New Developments: Same Frames, One-of-a-Kind Frills
When William Levitt invented the modern suburban development five decades ago, he didn’t have Donna and Tony Palumbo in mind. They are a middle-aged couple whose nest is empty.
``My husband has two adult children, and we both have parents who are getting on in years,″ Mrs. Palumbo says. So when they were looking for a new house _ and they looked at 100 _ they finally settled on one in the 150-home Barkley development in the Washington suburb of Fairfax, Va. The houses there, built by industry giant Centex, were designed with older married couples in mind and sport Georgian Colonial brick fronts and small yards. Prices begin in the low $300,000s _ suitable for buyers who are tired of mowing lawns and whose kids aren’t around anymore.
Mr. Levitt built his mass-produced houses for the masses. And if they didn’t want Levittown’s two-bedroom, one-bath plan, well, tough. Not so Centex. In the Barkley development, there are a French cafe and wine cellar in the basement of one model and a home theater with a popcorn stand and a pool table in another.
Not far away, in Winchester, Va., the Woodgate Manor development has two basic models _ with 24 floor plans, 8,064 design combinations and 300 options. Kim Migliore, a 33-year-old single woman, paid about $175,000 for a new home there that she shares with two other adults. Ms. Migliore opted for the plan with two master suites and, instead of a garage, a third bedroom and bath.
``I ski, I go to the Caribbean, I like new cars and clothes,″ says Ms. Migliore, who makes $52,000 a year as a supervisor for United Parcel Service. ``So I knew that to keep living the way I want, I’d need roommates. And I didn’t want the typical townhouse arrangement, with one big bedroom and two tiny ones.″
Well-to-do home buyers settling in new luxury-home developments have always been able to customize their purchases, adding a greenhouse here, a bathroom there, or replacing a deck with a flagstone terrace. Now, such customization is increasingly available in developments of all price ranges as changing demographics force developers to abandon the one-size-fits-all styles of days past and build option-laden, ``have it your way″ tract homes.
In taking advantage of customized options, buyers with resale in mind should be aware that features like added bathrooms enhance value but quirky frills can turn future buyers away.
It’s certain that choices will proliferate. ``It’s hard as hell to come up with a new idea, and the life span of any idea is short,″ says Robert Simmons, a builder in Gaithersburg, Md. ``All we can do is offer choices and keep close track of our costs.″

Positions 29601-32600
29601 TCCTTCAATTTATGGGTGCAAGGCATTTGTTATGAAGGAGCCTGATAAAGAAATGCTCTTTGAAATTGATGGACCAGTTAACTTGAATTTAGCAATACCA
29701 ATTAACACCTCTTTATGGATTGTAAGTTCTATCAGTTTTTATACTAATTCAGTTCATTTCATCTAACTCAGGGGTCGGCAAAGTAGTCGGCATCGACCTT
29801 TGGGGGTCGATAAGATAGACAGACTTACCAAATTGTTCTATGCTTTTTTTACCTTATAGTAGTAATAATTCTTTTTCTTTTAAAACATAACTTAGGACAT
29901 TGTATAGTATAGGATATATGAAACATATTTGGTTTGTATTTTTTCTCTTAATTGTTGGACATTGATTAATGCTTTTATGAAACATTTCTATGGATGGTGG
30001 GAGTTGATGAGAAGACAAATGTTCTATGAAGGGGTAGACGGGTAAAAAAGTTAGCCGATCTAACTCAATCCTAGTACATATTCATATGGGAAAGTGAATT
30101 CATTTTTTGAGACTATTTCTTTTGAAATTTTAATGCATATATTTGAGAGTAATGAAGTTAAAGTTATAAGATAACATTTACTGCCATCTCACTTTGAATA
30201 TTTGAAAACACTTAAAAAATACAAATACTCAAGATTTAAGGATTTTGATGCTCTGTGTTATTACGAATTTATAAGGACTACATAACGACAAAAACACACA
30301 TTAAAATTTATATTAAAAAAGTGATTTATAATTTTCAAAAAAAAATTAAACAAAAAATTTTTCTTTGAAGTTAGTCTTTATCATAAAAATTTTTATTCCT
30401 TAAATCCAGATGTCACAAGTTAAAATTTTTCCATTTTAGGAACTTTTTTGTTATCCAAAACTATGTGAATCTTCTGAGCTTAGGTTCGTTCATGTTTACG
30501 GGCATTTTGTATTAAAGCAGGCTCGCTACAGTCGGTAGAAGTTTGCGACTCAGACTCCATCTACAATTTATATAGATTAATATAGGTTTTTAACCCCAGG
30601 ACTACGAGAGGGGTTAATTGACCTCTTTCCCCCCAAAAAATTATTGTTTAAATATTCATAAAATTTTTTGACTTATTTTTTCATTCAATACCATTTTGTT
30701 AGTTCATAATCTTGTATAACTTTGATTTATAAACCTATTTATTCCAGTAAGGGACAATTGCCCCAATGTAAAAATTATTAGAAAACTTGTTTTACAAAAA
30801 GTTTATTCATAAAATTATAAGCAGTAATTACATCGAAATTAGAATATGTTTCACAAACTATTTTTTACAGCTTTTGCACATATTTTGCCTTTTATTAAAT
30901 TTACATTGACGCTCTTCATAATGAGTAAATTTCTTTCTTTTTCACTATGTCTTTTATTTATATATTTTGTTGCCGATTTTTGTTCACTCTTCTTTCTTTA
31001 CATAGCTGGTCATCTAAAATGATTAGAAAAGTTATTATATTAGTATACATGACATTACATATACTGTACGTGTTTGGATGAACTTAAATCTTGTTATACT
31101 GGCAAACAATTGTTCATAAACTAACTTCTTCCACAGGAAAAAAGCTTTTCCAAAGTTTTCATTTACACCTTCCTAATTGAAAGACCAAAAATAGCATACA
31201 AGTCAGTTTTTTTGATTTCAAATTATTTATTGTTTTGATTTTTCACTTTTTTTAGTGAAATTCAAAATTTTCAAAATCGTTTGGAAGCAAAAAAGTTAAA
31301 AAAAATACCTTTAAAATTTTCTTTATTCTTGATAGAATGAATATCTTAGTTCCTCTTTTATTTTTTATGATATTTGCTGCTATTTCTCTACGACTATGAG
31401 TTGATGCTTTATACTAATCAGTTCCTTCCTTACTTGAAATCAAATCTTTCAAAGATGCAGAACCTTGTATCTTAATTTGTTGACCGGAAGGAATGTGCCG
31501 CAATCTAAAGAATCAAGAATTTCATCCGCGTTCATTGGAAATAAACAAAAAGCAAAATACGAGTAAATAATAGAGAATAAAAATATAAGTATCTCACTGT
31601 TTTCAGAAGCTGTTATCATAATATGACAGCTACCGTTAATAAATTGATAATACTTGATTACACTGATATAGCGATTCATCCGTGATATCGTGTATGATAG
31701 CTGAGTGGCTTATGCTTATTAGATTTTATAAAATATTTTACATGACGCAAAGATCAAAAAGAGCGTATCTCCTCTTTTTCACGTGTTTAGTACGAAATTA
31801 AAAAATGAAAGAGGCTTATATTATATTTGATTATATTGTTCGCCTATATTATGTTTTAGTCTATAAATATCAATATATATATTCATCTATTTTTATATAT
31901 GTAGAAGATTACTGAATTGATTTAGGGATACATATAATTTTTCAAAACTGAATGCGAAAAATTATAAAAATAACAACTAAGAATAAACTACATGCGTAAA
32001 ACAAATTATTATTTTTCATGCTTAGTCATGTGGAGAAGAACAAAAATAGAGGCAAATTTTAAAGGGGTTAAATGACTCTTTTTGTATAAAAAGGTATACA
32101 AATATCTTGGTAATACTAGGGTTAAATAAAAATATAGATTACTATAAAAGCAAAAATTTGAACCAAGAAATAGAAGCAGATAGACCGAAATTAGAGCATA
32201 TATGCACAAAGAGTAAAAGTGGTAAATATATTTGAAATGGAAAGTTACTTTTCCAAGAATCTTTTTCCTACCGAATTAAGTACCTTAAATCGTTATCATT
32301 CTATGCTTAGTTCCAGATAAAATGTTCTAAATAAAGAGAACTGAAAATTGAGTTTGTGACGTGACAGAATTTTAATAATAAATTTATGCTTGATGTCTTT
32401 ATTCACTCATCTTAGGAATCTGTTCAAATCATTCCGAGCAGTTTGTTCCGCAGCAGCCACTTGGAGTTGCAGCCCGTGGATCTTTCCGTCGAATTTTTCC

That’s no small feat for a price-sensitive industry that _ borrowing from the fast-food and auto industries _ is customizing production-line houses into one-of-a-kind homes. Like car dealers, home builders are marketing bare-bones models with alluring _ and profitable _ options.
The term ``development″ encompasses any group of houses _ from two to thousands. These days, developers of all sizes are not only tailoring their houses to individual tastes but are also adopting much more sophisticated sales strategies. Model homes are often outfitted to appeal to only certain demographic segments of the buying public. (At Barkley, photos of a middle-aged couple are scattered throughout the models to reinforce the idea of who might feel comfortable there.) Advertising is targeted. Neighborhood amenities are being built with the special needs of the primary demographic group in mind.
A Las Vegas builder created a community there a few years ago that included several tiny 750-square-foot models designed and marketed specifically for single women blackjack dealers and cigarette peddlers. The $60,000 houses have a den that can be converted to a child’s bedroom, a patio and high walls for security.
Builders in areas with large immigrant and minority populations are mining those markets, too. These are potentially rich veins: According to a study by the Federal National Mortgage Association, 20 percent of immigrants say they will buy a home within the next three years; only 13 percent of the general population have the same aspirations.
In California, where the rise of immigrant and minority buyers has been most noticeable, huge Lewis Homes has been niche-marketing for so long ``it’s second nature to us now,″ says vice president of marketing Randall Lewis. At one Southern California project, 80 percent of buyers are of Chinese descent; at another, 90 percent are Hispanic; a third has attracted 80 percent African-Americans.
Through surveys and focus groups, Mr. Lewis has learned, for instance, that Filipinos prefer bold colors to the usual pale Southwestern look. The firm’s Hispanic buyers respond well to Spanish-speaking sales personnel. African-American shoppers seem to like the company’s presence in a largely black neighborhood, but sales are slow.
To appeal to Chinese-American buyers, Mr. Lewis’s firm uses feng shui, an ancient guide to house design. To boost a home’s luck in buyers’ eyes, the firm moves stairs away from doors, changes how homes sit on their lots and avoids inauspicious house numbers. Members of the sales force are expected to be extra-respectful of the elderly, who often hold veto power even over middle-aged family members’ buying decisions. ``These ideas are now so ingrained in our corporate culture,″ says Mr. Lewis, ``that at sales meetings someone might say `Oh, we can’t open this weekend, it’s the Year of the Eagle.‴
First-time buyers Andrew Say and his wife Gwendalyn Tan, bought one of Mr. Lewis’s homes after rejecting 10 other communities. ``We had a friend who’s an expert in feng shui check out the house before we bought it,″ says Mr. Say. ``We wouldn’t even consider a house that faced south or had unlucky elements.″